How does a breadboard work?
The breadboard is a key part of every MakeCrate project. Let’s take a look at why we use them, why they are called breadboards, and how they work.
Why use a breadboard?
The type of breadboards we use are called solderless breadboards. Soldering is a process that connects two pieces of metal by putting a filler metal – called solder- in the joint and melting it. It takes some skill to do, and it makes the items you’ve connected stay together permanently. Because we want to be able to experiment and reuse our components, and because good soldering takes some skill, we use a breadboard to build a prototype– a working circuit that we can easily change around or take apart.
Why is it called a breadboard?
Early radio circuits were made from bare copper wires tacked to wooden boards- sometimes the same boards that were used from slicing bread! While the technology has evolved, the name stuck.
How does it work?
By now you may have seen that if you don’t line things up exactly right on the breadboard, your circuits won’t work properly. Let’s take a look at what is going on inside the board to understand why that happens.
The central part of the breadboard consists of a lot of small rows of metal called terminal strips. These correspond to the numbered rows on the front of the breadboard.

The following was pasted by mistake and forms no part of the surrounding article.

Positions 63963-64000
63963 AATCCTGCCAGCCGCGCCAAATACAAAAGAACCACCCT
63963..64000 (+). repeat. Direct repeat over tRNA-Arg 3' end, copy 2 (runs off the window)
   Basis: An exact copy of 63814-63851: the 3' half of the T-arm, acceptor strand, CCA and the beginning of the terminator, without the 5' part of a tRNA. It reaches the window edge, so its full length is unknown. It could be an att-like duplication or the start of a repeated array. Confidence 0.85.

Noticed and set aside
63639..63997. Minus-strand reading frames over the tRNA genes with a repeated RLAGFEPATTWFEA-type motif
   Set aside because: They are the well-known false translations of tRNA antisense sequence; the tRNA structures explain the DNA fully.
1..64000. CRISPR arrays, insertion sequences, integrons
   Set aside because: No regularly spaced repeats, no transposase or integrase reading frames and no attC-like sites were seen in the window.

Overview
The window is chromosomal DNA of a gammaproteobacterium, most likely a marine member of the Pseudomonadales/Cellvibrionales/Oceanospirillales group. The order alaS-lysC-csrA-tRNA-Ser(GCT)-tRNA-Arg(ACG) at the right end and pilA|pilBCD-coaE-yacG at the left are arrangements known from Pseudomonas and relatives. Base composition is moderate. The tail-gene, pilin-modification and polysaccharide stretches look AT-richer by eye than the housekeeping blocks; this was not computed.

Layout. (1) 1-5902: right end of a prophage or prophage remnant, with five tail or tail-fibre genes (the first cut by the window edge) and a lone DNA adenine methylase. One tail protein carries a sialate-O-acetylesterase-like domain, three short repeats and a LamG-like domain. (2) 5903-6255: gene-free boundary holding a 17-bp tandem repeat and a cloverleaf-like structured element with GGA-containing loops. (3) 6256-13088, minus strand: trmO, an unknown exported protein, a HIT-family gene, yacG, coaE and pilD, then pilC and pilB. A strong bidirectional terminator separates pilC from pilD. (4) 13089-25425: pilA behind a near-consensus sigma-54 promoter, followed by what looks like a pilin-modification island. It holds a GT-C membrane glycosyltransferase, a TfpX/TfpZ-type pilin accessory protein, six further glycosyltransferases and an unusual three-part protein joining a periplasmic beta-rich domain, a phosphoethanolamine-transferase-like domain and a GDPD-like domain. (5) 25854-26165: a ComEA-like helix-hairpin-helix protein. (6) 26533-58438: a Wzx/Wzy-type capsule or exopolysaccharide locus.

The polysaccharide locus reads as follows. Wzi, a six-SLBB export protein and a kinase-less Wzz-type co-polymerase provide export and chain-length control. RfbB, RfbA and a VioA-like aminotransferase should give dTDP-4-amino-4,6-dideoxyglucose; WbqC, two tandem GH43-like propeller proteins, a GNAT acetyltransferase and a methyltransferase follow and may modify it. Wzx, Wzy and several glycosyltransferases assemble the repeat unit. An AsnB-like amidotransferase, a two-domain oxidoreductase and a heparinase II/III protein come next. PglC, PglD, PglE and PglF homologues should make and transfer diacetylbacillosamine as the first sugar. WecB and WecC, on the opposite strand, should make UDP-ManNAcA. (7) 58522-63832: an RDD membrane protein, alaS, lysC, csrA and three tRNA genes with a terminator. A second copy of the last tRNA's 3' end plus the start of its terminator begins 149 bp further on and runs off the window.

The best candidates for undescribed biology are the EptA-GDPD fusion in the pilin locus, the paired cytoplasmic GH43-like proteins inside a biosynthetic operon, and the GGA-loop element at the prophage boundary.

Each terminal strip contains a small clip that holds any wires or component legs inserted into it.
Because the metal clip is conductive, the strips allow current to flow to any component contained in the clip. Because the plastic around the clip is an insulator, the electricity cannot flow to any component contained outside the clip (See our article on LEDs for a review of conductors and insulators.)
You can see that the breadboard has two long rows of metal running the length of the board. These are called the power rails of the board. These allow us to provide power to the entire board, since we may need to power a number of components in a number of different terminal strips. By connecting the power rails to power or ground, and then connecting the terminal strips to the power rails, we can power each row separately.
For a more in-depth look at breadboards, check out this article.